The Japanese have the lowest incidence of heart attack in the world, yet they have the same rates of high cholesterol, high blood pressure and diabetes, and they smoke as much as Americans do. It's not because of their genes because Japanese who move to Hawaii and the continental United States have a significant rise in their heart attack rates and the same amount of plaques in their arteries as Americans ( Journal of the American College of Cardiology, August 5, 2008).
On the average, Japanese in Japan eat fish eight times a week and they add far less vegetable oils to their prepared foods. This study shows that Japanese living in Japan have twice as much long-chain omega-3s in their blood as those who left Japan. They also have lower blood levels of omega-6 polyunsaturated fatty acids, and fewer plaques in their arteries.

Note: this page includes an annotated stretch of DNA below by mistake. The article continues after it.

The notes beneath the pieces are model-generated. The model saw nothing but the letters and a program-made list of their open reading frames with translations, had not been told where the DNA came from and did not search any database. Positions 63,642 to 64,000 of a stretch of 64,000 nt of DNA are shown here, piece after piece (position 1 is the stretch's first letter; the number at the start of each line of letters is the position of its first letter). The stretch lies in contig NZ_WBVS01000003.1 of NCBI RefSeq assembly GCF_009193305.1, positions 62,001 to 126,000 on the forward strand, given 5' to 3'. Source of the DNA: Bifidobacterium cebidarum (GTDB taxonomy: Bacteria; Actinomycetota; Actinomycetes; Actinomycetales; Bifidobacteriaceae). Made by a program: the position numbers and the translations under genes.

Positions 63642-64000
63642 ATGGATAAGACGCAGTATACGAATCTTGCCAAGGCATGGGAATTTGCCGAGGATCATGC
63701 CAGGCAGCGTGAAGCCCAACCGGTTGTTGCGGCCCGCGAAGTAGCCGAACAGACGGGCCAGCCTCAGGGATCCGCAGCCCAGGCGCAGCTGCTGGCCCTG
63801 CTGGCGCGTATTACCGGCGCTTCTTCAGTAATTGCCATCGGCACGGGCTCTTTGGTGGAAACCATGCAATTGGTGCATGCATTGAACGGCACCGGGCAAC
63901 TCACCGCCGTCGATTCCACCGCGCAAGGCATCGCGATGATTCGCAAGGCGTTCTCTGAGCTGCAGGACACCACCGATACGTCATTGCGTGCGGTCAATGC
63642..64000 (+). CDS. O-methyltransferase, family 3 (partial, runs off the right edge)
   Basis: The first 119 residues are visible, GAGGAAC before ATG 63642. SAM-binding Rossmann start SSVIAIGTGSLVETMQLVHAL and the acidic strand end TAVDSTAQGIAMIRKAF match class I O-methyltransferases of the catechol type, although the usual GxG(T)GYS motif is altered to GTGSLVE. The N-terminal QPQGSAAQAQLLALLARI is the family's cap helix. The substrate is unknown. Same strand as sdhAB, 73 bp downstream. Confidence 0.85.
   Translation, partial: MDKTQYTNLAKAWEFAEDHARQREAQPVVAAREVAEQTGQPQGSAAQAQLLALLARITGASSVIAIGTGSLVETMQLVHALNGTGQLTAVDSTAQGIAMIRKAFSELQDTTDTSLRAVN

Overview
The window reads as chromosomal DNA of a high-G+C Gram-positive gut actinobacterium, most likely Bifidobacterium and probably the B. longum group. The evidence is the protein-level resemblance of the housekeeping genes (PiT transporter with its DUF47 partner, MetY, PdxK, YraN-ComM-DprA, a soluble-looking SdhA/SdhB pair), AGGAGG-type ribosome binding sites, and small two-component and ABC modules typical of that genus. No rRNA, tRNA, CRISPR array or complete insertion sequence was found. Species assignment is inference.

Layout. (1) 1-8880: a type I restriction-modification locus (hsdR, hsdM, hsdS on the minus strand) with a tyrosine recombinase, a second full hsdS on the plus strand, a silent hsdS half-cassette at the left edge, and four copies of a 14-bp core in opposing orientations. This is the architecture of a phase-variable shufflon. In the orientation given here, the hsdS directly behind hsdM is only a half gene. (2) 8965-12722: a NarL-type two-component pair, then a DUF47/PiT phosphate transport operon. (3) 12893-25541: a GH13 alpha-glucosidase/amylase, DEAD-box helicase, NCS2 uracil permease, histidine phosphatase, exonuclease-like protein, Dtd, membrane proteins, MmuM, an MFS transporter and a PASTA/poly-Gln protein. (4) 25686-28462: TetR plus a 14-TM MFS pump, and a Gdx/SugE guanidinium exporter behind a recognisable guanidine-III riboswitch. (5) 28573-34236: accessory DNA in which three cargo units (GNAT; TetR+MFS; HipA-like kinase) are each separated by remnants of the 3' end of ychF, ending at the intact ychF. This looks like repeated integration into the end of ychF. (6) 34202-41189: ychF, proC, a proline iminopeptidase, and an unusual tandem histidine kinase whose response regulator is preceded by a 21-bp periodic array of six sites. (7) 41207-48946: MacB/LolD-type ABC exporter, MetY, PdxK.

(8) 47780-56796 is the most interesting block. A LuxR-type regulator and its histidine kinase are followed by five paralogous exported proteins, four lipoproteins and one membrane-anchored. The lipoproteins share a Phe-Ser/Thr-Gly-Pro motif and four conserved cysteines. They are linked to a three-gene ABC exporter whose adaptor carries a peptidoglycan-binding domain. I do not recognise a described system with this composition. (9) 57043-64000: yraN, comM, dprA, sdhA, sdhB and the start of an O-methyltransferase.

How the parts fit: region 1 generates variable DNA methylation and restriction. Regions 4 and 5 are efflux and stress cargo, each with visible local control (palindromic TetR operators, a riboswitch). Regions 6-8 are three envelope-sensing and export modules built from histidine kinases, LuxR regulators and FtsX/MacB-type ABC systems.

Fats are classified by their chemical structure into saturated, polyunsaturated, and monounsaturated. Polyunsaturated fats are further sub-classified into omega-3, omega'6 and omega-9. Increasing the ratio of omega-6s to omega-3s increases heart attack risk. For two million years, the typical human diet contained a ratio of omega-6s to omega-3s of about two to one. Today we take in large amounts of omega- 6s in the form of extracted vegetable oils and not enough omega-3s from fish, shellfish and some seeds. Now our ratio of omega-6s to omega-3s has risen beyond 12 to one.
We now think that heart attacks are caused to a large extent by an overactive immunity called inflamation. Your immunity is supposed to protect you from infection. However, if your immunity stays active all the time, it attacks you and starts to destroy every tissue in your body, particularly your blood vessels. Omega-3s form certain chemicals in your body called prostaglandins that turn off your immunity. Omega-6s form prostaglandins that turn on your immunity. The activity of your immunity changes with the ratio of omega-6s to omega-3s. For a heart-healthy diet, add more seafood and whole seeds, and eat less of the foods made with polyunsaturated vegetable oils.